Here, when gate electrode g of driver transistor T2 is in a floating state, by storage capacitor C1 being connected between the gate and source of driver transistor T2, gate potential Vg changes in conjunction with changes in source potential Vs of driver transistor

T2. In other words, source potential Vs and gate potential Vg of driver transistor T2 increase while gate-source voltage Vgs stored in storage capacitor C1 is maintained. Source potential Vs of driver transistor T2 increases to a light-emission voltage of organic EL element EL that is dependent on drain-source current Ids (saturation current) of driver transistor T2.

In this way, the operation whereby gate potential Vg of driver transistor T2 changes in conjunction with changes in source potential Vs of driver transistor T2 is a bootstrap operation. Stated differently, a bootstrap operation is an operation whereby gate potential Vg and source potential Vs change while gate-source voltage Vgs stored in storage capacitor C1, i.e., voltage across both terminals of storage capacitor C1 is maintained.

As a result of gate electrode g of driver transistor T2 entering a floating state and at the same time drain-source current Ids of driver transistor T2 starting to flow through organic EL element EL, the potential of the first electrode (anode) of organic EL element EL increases to potential Vx in accordance with drain-source current Ids, as illustrated in FIG. 13. Then, when potential Vx (for example, the potential at point B in FIG. 13) of the first electrode of organic EL element EL exceeds Vthel+Vcat, drive current Ids begins to flow through organic EL element EL, causing organic EL element EL to start emitting light. Note that FIG. 13 is a seventh figure for describing circuit operations performed by the conventional display device 901.

In pixel circuit 920 configured as described above, the longer organic EL element EL emits light, the more the I-V characteristics change (degrade), i.e., the I-V characteristics change (degrade) over time. Accordingly, the potential at point B in FIG. 13 also changes. However, since gate-source voltage Vgs of driver transistor T2 is not maintained at a constant value, the current flowing through organic EL element EL does not change. Accordingly, even if the I-V characteristics of organic EL element EL change, a constant drive current Ids continues to flow through organic EL element EL, and thus the luminance of organic EL element EL does not change.

Next, mobility correction operation in signal writing will be discussed. As described above, a mobility correction operation is an operation for increasing source potential Vs of driver transistor T2 for a given period of time, until source potential Vs (gate-source voltage Vgs) reaches a level that corrects variations in mobility μ of driver transistor T2 in each pixel circuit 920, by causing current to flow through driver transistor T2 after completion of the threshold correction operation. At this time, the increase in source potential Vs of driver transistor T2 is dependent on the current flowing through driver transistor T2 and the capacitor connected to source electrode s of driver transistor T2.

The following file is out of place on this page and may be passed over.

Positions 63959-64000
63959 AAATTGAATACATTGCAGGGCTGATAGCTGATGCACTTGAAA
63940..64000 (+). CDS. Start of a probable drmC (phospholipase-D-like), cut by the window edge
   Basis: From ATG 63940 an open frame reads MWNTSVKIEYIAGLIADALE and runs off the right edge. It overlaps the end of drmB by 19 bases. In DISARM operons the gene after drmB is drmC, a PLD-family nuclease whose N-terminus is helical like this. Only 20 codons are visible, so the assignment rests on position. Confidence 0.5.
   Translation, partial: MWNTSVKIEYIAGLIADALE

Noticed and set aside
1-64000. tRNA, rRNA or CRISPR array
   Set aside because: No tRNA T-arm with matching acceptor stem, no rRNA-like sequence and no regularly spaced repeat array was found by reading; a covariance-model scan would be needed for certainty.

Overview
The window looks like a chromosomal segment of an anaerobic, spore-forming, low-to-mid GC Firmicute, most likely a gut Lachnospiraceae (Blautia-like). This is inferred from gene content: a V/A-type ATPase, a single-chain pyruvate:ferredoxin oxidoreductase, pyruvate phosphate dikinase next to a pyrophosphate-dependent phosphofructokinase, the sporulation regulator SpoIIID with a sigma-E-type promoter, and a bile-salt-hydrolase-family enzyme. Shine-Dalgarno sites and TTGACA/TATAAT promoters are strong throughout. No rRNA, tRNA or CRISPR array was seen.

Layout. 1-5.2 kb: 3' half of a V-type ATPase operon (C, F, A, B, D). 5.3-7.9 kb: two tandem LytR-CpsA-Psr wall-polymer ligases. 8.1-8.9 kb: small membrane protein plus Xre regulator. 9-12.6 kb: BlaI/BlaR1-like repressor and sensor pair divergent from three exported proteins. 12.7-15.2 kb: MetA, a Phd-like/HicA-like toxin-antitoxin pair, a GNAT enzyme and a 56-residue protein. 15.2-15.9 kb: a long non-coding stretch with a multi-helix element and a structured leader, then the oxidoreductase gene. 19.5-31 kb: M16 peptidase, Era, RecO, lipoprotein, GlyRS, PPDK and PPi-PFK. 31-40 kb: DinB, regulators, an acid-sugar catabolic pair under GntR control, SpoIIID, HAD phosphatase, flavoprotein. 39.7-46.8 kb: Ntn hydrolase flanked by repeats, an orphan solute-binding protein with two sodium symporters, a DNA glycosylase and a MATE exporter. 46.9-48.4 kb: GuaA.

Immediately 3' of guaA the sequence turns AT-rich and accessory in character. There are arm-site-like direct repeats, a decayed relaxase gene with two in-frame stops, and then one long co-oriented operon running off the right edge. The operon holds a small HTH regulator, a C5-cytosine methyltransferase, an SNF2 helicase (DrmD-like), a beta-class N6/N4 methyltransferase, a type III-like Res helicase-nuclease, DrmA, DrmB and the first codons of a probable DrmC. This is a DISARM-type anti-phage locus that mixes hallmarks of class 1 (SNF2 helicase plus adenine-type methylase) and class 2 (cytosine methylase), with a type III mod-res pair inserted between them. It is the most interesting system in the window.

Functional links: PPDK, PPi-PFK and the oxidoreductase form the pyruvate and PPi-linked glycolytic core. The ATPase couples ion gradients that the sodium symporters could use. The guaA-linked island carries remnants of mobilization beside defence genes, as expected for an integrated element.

Typically, emission of light by display device 901 is determined by the amount of current flowing through organic EL element EL, which is determined by driver transistor T2. It is preferable to reduce the size (W/L ratio) of driver transistor T2 in pixel circuit 920 in order to reduce the effect of coupling noise generated by parasitic capacitance Cf between gate electrode g of driver transistor T2 and the wire disposed adjacent to driver transistor T2 (for example, signal line 41 in the example in FIG. 14). However, reducing the size of driver transistor T2 also reduces the amount of increase in source potential Vs of driver transistor T2 in the mobility correction operation, thereby increasing the time required to perform mobility correction. Note that FIG. 14 is an eighth figure for describing circuit operations performed by the conventional display device 901. Moreover, when display device 901 is large, the size of the pixel circuits (pixels) increases, and the surface area of organic EL elements EL increase. This increases the capacitance of equivalent capacitor Cel of organic EL element EL, which increases the time required to perform mobility correction.

Accordingly, it is difficult to perform mobility correction within a predetermined period of time (for example, a 1H period), and abnormalities such as cut-off lines and uneven regions may appear in the image.

In view of this, as a result of diligent research, the inventor of the present application invented a pixel circuit and a display device which can increase the speed of mobility correction (mobility correction operation) in a display device that performs the above-described mobility correction operation. Hereinafter, such a pixel circuit and display device will be described.

Hereinafter, exemplary embodiments of the present disclosure will be described with reference to the drawings. Each of the exemplary embodiments described below is merely one specific example of the present disclosure. The numerical values, shapes, materials, elements, and arrangement and connection of the elements, steps, order of the steps, etc., indicated in the following exemplary embodiments are examples, and are not intended to limit the present disclosure. Therefore, among elements in the following exemplary embodiments, those not recited in any one of the independent claims in the present disclosure are described as optional elements.

Note that the respective figures are schematic diagrams and are not necessarily precise illustrations. Additionally, like reference signs indicate like elements. As such, repeated explanations of like elements are omitted or simplified.

Moreover, in the present specification, stated values and value ranges include essentially equivalent values or value ranges, i.e., include deviations of about a few percent.